Friday, November 14, 2008

"I Screwed Up. What Do I Do Now?"

Have you ever said this?

Yeah, I thought so. Me, too.

All of us have, in one way or another.

So, what do you do about it? Blow it off? Walk away? Pretend nothing is wrong?

What if the screwup has BIG consequences, something you can't just walk away from? What do you do then?

In my own life, I've tried to duck the consequences by various methods. I've covered it up, lied about it or scurried to fix it before consequences came to light (one of the better of the bad ways, but still a bad way of dealing with it).

What is the best way of dealing with a screwup?

Face it. Admit it. Fix it. Apologise for it. Don't repeat it.

What if this is just the latest in a long line of screwups and apologising doesn't work any more? Now you have to do the hardest part of dealing with the last of a string of screwups:


I'm not talking about just the particular little thing that caused the problem, though certainly that needs to be done.

I'm talking about looking at the whole fabric of your life. It may be a small, little item in your life; a tiny idea that has gotten hold of your soul. A tiny thesis statement of a philosophy, no matter that it sounds trivial, that you (or I) have based our existence around.

These tiny ideas are powerful.

My folks tried to make me into an optimist, imbue me with the "Can Do" spirit. I preferred to be a pessimist. My thesis statement: "If I'm pessimistic about something, I'm pleasantly surprised when I'm wrong."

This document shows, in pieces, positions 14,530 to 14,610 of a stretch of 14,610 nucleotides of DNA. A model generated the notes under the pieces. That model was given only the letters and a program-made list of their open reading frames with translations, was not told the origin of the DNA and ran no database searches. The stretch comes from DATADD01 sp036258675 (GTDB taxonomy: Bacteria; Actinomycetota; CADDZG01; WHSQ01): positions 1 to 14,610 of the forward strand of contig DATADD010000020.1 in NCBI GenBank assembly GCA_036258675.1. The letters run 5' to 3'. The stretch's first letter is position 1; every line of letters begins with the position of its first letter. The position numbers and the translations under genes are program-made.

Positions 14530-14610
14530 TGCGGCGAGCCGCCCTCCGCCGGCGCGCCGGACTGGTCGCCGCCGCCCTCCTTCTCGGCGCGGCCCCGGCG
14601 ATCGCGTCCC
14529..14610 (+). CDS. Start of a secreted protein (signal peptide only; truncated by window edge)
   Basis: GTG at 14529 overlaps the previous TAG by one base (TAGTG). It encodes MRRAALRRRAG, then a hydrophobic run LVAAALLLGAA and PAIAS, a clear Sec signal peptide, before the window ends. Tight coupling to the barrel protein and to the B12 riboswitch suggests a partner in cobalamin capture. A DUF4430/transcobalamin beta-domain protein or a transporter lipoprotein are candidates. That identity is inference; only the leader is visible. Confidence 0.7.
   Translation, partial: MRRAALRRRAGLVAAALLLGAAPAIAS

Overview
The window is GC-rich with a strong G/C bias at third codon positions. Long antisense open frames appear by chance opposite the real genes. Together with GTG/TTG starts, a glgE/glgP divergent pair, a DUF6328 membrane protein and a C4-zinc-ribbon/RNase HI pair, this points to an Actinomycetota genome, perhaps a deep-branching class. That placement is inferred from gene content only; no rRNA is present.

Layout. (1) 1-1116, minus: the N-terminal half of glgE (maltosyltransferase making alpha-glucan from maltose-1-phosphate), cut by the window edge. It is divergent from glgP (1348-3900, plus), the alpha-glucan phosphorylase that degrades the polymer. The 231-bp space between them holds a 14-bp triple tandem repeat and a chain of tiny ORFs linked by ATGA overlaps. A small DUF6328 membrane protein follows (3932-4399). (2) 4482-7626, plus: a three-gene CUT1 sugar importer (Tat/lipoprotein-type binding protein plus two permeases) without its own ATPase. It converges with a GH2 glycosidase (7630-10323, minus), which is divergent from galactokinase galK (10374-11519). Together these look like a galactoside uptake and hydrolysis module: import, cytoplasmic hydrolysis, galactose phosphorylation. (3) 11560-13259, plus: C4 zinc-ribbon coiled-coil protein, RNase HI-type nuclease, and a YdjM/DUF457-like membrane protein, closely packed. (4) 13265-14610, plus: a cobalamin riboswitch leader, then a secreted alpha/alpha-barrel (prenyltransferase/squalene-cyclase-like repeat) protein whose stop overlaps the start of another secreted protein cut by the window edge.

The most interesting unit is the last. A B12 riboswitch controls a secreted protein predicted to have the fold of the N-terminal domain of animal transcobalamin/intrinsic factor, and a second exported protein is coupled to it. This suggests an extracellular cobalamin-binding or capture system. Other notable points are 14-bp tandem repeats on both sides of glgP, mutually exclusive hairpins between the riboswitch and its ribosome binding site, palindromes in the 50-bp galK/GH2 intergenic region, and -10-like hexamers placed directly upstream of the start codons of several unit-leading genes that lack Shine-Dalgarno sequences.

I was pleasantly surprised now and again. Looking back, though, it wasn't enough. If you look hard enough for the hole you'll find it, and completely miss the doughnut.

But being a pessimist requires little effort. That was the unspoken, little, idea that held sway over my thinking. As a consequence (there's that word again), I put forth minimal effort to take care of my immediate needs, and not much else.

The odd thing about pessimism, is that it tends to have a hidden bit of blind optimism: things will work out somehow. Or if they don't they weren't meant to anyway. One more rock on the Pessimism Pile.

One thing more: it backs up another thesis statement: God Hates Me. Maybe you've said or thought that yourself. Maybe you are even blaming God for the mess of your screwup? Me, too. I didn't always think that way, but a string of big trials came my way. Instead of trusting that He would get me through it, I blamed Him for the problems in the first place.

That's okay, though. God has big shoulders. He can take it.

But you have to realize something: God DOESN'T hate you. In fact, God loves you, and he has a plan for you. He even has a reason for all the hard rocks in the road. You may never know the reason, but it's there. Even if the only reasons are to toughen you up, or encourage you to trust in Him.

That's a hard lesson to learn. And a freeing one. Then the "It'll all work out," notion actually makes sense.

At this point I can tell you, I've screwed up. I'm trying to learn from my misteaks, er, mistakes. I'm trying to fix it.

It's hard to try to fix your life when you've lived more than half of it. But if I'm not done by the time I die, I'm going to make sure that it won't be for lack of trying. Yes, I can.

So can you.

Yes, You Can.

No comments: